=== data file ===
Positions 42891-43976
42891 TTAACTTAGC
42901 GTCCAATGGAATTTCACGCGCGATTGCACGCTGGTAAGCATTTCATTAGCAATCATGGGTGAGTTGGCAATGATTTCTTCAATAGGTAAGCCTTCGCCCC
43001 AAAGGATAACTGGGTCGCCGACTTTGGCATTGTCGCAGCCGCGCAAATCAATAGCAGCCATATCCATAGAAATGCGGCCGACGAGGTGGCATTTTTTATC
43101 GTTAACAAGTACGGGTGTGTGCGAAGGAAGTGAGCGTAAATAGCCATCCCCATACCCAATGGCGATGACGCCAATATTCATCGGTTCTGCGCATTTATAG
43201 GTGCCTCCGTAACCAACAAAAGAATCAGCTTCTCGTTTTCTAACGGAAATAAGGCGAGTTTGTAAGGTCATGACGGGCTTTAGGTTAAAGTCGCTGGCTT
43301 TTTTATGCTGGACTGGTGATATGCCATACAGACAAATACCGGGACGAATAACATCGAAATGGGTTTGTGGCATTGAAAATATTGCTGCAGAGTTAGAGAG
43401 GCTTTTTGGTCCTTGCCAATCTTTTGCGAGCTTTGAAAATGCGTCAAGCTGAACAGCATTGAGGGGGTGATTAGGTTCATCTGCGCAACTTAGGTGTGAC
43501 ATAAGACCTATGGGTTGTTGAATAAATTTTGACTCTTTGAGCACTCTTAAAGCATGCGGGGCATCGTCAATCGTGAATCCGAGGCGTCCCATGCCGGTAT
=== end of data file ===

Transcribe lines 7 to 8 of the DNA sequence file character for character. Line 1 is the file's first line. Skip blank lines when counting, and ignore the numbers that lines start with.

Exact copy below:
43301 TTTTATGCTGGACTGGTGATATGCCATACAGACAAATACCGGGACGAATAACATCGAAATGGGTTTGTGGCATTGAAAATATTGCTGCAGAGTTAGAGAG
43401 GCTTTTTGGTCCTTGCCAATCTTTTGCGAGCTTTGAAAATGCGTCAAGCTGAACAGCATTGAGGGGGTGATTAGGTTCATCTGCGCAACTTAGGTGTGAC